A great cyclo-randonnee to kick off our season and a reminder of just how friendly and warm the world of French cycling is.

Happy Easter!

Sun 04 Apr 2010 17:36 BST

It doesn't get much better for me than watching the Tour of Flanders whilst eating Easter chocolate! Even better to know that tomorrow we are heading off to a cyclo-randonnee event where I can burn off some of the calories gained from 'beheading' my life-sized, chocolate bunny!

(Picture below of giant chocolate rabbit!)


Weather window

Sat 03 Apr 2010 09:39 BST

The weather is continuing to confuse us, and, it would seem, the French Met' Office too. The forecast for the coming week seems to be changing hourly and starkly; from snow to sun, from -2'C to +14'C.

For the time being we have adopted the 'make hay while the sun shines' attitude and downed tools whenever there is a window of good weather. Yesterday presented one of those windows of opportunity. Although a little chilly here in the village, the valley near Grenoble was around 15'C. We headed down in the minibus with our neighbour, Yves, and had a fantastic 70km ride - Guys' first road ride of 2010.

I say 'road' ride, but we spent a good proportion of the time on the Grenoble cycle path which runs for miles along the leafy banks of the Isere river. The path is fantastic; well surfaced, well signposted, nice and wide and a very safe and friendly environment to cycle. It is shared by walkers, runners, rollerbladers, people riding to and from work, etc. Anyone who has taken part in a Grenoble based cyclo-randonne event with us will have probably used at least a portion of this path for the first few kilometres as it takes you - traffic free - to the outskirts of the city and to some great country roads and climbs.

Good thing that we were not on the roads closer to home as the freeze-thaw and constantly changing temperatures brought down a sizeable rock face on the road to home the other day (picture top left) - another good reason to wear a helmet!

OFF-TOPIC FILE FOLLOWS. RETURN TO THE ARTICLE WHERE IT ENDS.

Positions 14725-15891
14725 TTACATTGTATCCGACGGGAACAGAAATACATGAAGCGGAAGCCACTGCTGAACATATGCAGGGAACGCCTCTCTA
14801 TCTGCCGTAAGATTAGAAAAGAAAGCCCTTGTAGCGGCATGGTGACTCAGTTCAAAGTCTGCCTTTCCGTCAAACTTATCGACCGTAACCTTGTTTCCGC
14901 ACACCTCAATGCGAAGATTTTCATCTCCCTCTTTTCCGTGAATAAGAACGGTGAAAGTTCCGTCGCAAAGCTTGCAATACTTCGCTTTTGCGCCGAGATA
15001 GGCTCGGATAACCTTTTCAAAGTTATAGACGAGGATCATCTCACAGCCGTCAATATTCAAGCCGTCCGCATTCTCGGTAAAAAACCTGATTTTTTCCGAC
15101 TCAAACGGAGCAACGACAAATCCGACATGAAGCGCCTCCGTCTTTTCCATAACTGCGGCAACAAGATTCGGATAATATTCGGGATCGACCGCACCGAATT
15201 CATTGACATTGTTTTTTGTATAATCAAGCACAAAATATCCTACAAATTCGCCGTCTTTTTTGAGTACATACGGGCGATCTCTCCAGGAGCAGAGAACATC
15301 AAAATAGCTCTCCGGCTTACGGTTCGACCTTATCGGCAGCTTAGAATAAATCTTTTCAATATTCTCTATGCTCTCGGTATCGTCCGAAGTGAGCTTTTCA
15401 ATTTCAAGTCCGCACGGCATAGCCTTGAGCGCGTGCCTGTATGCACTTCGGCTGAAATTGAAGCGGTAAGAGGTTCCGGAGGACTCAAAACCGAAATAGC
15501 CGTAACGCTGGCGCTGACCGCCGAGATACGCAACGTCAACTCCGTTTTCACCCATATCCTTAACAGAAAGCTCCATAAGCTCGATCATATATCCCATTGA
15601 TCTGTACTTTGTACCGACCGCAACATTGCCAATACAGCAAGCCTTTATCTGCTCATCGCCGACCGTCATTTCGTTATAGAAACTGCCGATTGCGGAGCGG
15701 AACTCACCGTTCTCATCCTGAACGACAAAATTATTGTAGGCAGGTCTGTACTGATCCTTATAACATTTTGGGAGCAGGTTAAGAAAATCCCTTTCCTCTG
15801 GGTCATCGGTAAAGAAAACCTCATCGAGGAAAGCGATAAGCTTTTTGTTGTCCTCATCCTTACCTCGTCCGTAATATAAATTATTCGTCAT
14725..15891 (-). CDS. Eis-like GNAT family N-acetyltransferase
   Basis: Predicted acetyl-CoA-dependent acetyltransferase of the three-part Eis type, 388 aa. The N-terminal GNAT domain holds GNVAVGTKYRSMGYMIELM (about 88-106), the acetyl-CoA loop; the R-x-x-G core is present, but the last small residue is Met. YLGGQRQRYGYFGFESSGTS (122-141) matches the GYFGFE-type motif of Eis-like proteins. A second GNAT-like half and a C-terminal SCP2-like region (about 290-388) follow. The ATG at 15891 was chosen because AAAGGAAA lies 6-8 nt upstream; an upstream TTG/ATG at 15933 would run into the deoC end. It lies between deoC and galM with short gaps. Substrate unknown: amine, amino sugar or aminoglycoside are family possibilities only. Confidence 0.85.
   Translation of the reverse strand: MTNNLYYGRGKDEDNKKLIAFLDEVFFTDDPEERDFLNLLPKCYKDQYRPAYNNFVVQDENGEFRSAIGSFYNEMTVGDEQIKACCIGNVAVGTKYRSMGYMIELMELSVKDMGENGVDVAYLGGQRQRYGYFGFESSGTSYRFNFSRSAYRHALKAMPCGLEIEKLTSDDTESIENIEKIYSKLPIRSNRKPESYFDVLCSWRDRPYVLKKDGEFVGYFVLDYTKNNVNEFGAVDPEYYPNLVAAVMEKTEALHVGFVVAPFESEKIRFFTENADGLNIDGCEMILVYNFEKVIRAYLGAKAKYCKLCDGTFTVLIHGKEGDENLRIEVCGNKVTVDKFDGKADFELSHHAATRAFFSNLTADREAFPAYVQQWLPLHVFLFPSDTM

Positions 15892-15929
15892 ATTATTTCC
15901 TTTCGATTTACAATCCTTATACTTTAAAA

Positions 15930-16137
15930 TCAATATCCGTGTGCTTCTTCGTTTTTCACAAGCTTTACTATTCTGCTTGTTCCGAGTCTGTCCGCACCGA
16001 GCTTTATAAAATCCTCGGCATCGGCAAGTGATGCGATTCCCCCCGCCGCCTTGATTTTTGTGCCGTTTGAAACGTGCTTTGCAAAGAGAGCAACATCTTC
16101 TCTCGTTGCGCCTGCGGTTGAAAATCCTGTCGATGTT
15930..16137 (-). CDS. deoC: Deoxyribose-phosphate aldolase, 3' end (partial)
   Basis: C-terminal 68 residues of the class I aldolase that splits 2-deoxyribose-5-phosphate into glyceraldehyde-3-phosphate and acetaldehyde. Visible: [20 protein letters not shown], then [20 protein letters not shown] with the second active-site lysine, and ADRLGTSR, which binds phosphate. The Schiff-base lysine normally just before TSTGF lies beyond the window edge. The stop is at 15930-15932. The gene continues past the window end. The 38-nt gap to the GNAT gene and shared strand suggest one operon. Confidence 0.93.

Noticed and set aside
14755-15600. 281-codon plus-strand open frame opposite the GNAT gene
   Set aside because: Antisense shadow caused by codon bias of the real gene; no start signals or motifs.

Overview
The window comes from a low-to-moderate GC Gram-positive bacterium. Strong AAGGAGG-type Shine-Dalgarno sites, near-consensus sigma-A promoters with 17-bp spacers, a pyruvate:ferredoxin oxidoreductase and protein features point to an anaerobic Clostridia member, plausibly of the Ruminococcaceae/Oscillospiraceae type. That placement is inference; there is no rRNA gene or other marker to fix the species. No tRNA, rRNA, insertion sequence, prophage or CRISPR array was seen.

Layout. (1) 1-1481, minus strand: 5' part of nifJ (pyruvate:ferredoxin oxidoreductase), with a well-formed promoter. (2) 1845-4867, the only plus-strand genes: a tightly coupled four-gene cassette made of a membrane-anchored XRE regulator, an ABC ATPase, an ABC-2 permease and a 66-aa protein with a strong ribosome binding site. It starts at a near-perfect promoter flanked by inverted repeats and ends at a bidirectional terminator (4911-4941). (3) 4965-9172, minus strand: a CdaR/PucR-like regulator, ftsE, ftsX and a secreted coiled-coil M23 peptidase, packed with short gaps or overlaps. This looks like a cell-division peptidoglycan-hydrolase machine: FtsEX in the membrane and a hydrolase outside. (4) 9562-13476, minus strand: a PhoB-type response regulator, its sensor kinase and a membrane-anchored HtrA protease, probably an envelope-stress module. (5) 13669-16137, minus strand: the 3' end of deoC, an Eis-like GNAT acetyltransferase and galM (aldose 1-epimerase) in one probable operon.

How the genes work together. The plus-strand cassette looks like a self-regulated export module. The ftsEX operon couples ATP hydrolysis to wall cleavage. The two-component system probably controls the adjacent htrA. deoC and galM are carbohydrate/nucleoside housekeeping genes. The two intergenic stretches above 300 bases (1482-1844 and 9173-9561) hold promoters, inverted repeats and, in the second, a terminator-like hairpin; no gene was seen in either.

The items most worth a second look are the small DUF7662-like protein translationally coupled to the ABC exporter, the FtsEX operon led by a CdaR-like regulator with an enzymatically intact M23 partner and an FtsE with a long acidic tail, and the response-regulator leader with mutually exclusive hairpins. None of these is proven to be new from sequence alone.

Spring has lost its' bounce!

Tue 30 Mar 2010 21:33 BST

What is going on with the weather here?

On Tuesday we were out on our mountain bikes lapping up the sun, trundling down the Col d'Ornon to Valbonnais on trails dotted with primroses and surrounded by trees about to burst into green life again. Our trail was interrupted twice by the paths of recent avalanches and as as we hauled the bikes over these we all thought that was the last we'd be seeing of snow for a while.

In total contrast the very next day it snowed and it has done just about every day since then. Fortunately it's the light spring snow that doesn't hang about so the shovels have not had to be employed but the welly boots have as it's been a slush-fest!

The fresh snow was however encouraging for Sunday as we had signed-up for our last cross country ski race of the season at Les Saisies in the Savoie. We have only ever skied there once before and it was paradise. The area boasted probably the best groomed and most perfect pistes we have ever come across. Despite the recent fresh snow, conditions on Sunday could not have been more different; hard packed snow and ice, rutted and pitted making falls (we both had then!) painful and hard. It was a day to take a pedestrian pace and just finish with the minimum of bruises and no broken bones! All was forgiven when we arrived at the hall for the end of race meal. We were greeted by the sight of two wood fired 'cauldrons' and a marvelous aroma of cooking sausages - joy! Amazing what a good bit of mountain food can do to pep you up!

For photos of mountain biking, the 'Etoiles des Saisies' ski race and of course the sausages, see top left.


Running, 'cycling', skiing and baking.

Fri 26 Mar 2010 08:58 GMT

The snow is finally on the move in the village, the waterfalls along the valley are spouting back into life and the stream at the bottom of the garden is in full swirl and gurgle. On Friday were able to use the road next to the house for the first time since November, making unloading shopping and building materials seem effortless, no more 'It's a Knockout' 500 metre waddles with plasterboard and bags of cement!

Fortunately there was just enough snow at the top of the col for the inaugural 'Trail Ornon' on Saturday; a running race on the snow over 10km or 20km and a 1km or 500m event for children. Unfortunately the snow was very soft which made for chilly toes and some erratic running styles, but despite this it was really well attended (photos) and hence has made it's mark on the map for coming years. I took part in the 10km event and thoroughly enjoyed it. I had the added advantage of knowing most of the marshals along the route so got some very enthusiastic encouragement!

After the race it was back home for a cake baking marathon: 2 x lemon drizzle, 1 x coffee and walnut, 1x carrot cake, 2x batches of brownies. These were all whizzed off to an English/French charity night where they were sold to raise some money to send groups of French language students to London this summer. The evening was really lovely with a fair 50:50 mix of English and French, all very friendly, that was until the rugby was put on to a big screen....I soon took my leave!